The film received mixed reviews from critics. On Rotten Tomatoes, it has a 27% approval rating based on 11 reviews, with an average score of 4.3/10. The Los Angeles Times gave the film a positive review, calling it "high energy" and stating that "Araki is a marvel at controlling shifting tones, and Nowhere, a confident, intricate work, has a great pop art look, yet its emotions are real."[2] In an article on the upcoming summer films of 1997, The New York Times described Nowhere as "California's version of Kids."[3]

Writing for Empire, Jake Hamilton gave the film a negative review, stating "True, there are some dazzling scenes; a brilliant intercutting sex-scene; death by a Campbell's soup tin and a ridiculously absurd finale, but compared to the likes of Richard Linklater's endearing Dazed and Confused, Nowhere is completely lost up its own arse."[4]

Home media

In the US, it was released on VHS.[5] Elsewhere it is available on DVD, including the United Kingdom, where it was released on a Region 2 DVD with no special features.[citation needed]. It was later re-released in the United Kingdom in 2013 featuring a commentary track with Gregg Araki James Duval, Rachel True and Jordan Ladd. In France it was released in a Region 2 DVD, with either French audio or original audio with French subtitles. It has no special features except for a French trailer.[citation needed] In Australia it was released on a Region 4 DVD.[citation needed]


The soundtrack to the film, Nowhere: Music from the Gregg Araki Movie, was released on Mercury Records in 1997.

Nowhere: Music from the Gregg Araki Movie
Soundtrack album by
Various artists
LabelMercury Records

Track listing

  1. Intro
  2. 311 – "Freak Out"
  3. Radiohead – "How Can You Be Sure"
  4. Elastica – "In the City"
  5. Hole – "Dicknail"
  6. The Chemical Brothers – "Life is Sweet" (Daft Punk Remix)
  7. Massive Attack – "Daydreaming" (Blacksmith Remix)
  8. Coco and the Bean – "Killing Time" (Qureysh – Eh? 1 Remix)
  9. Catherine Wheel – "Intravenous"
  10. Curve – "Nowhere"
  11. Lush – "I Have the Moon"
  12. Ruby – "Flippin' Tha Bird" (Ceasefire Remix)
  13. James – "Thursday Treatments"
  14. Chuck D – "Generation Wrekked" (Danny Saber Rock Remix)
  15. Marilyn Manson – "Kiddie Grinder" (Remix)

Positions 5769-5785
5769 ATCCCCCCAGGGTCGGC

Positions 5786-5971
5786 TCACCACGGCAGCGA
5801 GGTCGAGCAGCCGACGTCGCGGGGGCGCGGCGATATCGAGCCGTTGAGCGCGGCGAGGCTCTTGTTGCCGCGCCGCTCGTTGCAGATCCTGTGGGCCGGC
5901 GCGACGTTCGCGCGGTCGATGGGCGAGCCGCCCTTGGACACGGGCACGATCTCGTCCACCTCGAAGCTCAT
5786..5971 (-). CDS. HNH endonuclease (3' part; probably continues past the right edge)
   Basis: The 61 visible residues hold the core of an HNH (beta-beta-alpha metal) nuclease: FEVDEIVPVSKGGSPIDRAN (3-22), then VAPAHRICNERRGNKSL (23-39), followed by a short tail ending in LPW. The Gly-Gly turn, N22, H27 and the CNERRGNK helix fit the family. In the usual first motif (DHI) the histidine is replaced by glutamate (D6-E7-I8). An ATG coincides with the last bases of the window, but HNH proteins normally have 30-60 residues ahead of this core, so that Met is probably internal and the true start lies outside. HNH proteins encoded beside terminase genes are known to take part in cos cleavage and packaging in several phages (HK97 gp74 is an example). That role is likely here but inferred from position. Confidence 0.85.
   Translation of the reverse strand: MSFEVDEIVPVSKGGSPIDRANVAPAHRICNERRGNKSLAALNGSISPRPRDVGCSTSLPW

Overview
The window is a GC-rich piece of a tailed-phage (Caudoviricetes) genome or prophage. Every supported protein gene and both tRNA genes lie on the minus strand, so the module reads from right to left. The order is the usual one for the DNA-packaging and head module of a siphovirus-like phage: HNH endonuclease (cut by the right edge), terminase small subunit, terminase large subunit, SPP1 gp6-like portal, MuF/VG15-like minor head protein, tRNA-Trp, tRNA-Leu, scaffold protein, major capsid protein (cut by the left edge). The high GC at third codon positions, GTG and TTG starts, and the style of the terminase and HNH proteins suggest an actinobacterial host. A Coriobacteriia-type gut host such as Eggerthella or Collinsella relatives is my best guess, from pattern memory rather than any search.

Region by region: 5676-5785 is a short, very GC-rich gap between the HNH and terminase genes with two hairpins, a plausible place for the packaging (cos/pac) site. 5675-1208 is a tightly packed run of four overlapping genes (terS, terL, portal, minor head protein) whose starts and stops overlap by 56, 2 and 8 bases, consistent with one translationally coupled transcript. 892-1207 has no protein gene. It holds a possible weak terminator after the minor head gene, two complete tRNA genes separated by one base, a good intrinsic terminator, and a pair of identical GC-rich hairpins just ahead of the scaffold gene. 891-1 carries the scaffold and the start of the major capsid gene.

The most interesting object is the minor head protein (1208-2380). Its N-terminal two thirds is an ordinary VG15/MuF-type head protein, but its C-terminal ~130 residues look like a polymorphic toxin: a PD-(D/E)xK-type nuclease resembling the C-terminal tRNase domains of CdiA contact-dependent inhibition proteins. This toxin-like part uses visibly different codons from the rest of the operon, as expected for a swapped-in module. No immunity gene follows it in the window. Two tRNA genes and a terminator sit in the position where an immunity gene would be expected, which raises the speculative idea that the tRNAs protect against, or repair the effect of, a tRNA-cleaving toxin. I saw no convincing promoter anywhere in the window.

16. Suede – "Trash"

Songs featured in the movie that do not appear on the soundtrack album include:

  1. Slowdive – "Avalyn II"
  2. Stacy Q - "Two of Hearts"
  3. Cocteau Twins - "Seekers Who Are Lovers"
  4. Babyland - "Five Fingers"
  5. Scylla - "Get A Helmet"
  6. Sonic Youth - "Hendrix Necro"
  7. The Future Sound of London - "Papua New Guinea"
  8. Blur - "She's so High"
  9. The Verve - "Grey Skies"
  10. Nine Inch Nails - "Memorabilia"
  11. Mojave 3 - "Tryin' To Reach You"
  12. Filter - "Take Another"
  13. Seefeel - "Air-Eyes"
  14. The Jesus & Mary Chain - "In The Black"
  15. Nitzer Ebb - "Kick It"
  16. Seefeel - "Time To Find Me"
  17. Portishead - "Mourning Air"
  18. Adorable - "Vendetta"
  19. Red Kross - "Out Of My Tree"
  20. Coil - "The Snow: Answers Come In Dreams"
  21. My Life With The Thrill Kill Kult - "The Next Room Of The Dream"
  22. Flying Saucer Attack - "Land Beyond The Sun"
  23. Filter - "Dose"
  24. The The - "Love Is Stronger Than Death"


  1. ^ "Nowhere". Box Office Mojo.
  2. ^ "Stylish 'Nowhere' Finds Youthful Despair". Los Angeles Times. May 9, 1997.
  3. ^ Gates, Anita (May 4, 1997). "Smiling Batman, Killer Dinos". The New York Times.
  4. ^ "Nowhere".
  5. ^ Nowhere [VHS]: James Duval, Rachel True, Nathan Bexton, Chiara Mastroianni, Debi Mazar, Kathleen Robertson, Joshua Gibran Mayweather, Jordan Ladd, Christina Applegate, Sarah Lassez, Guillermo DÃaz, Jeremy Jordan, Gregg Araki, Andrea Sperling, Grégoire Sorlat, Ilene Staple, Jon Kuyper, Nicole Arbib: Movies & TV. ISBN 0780620321.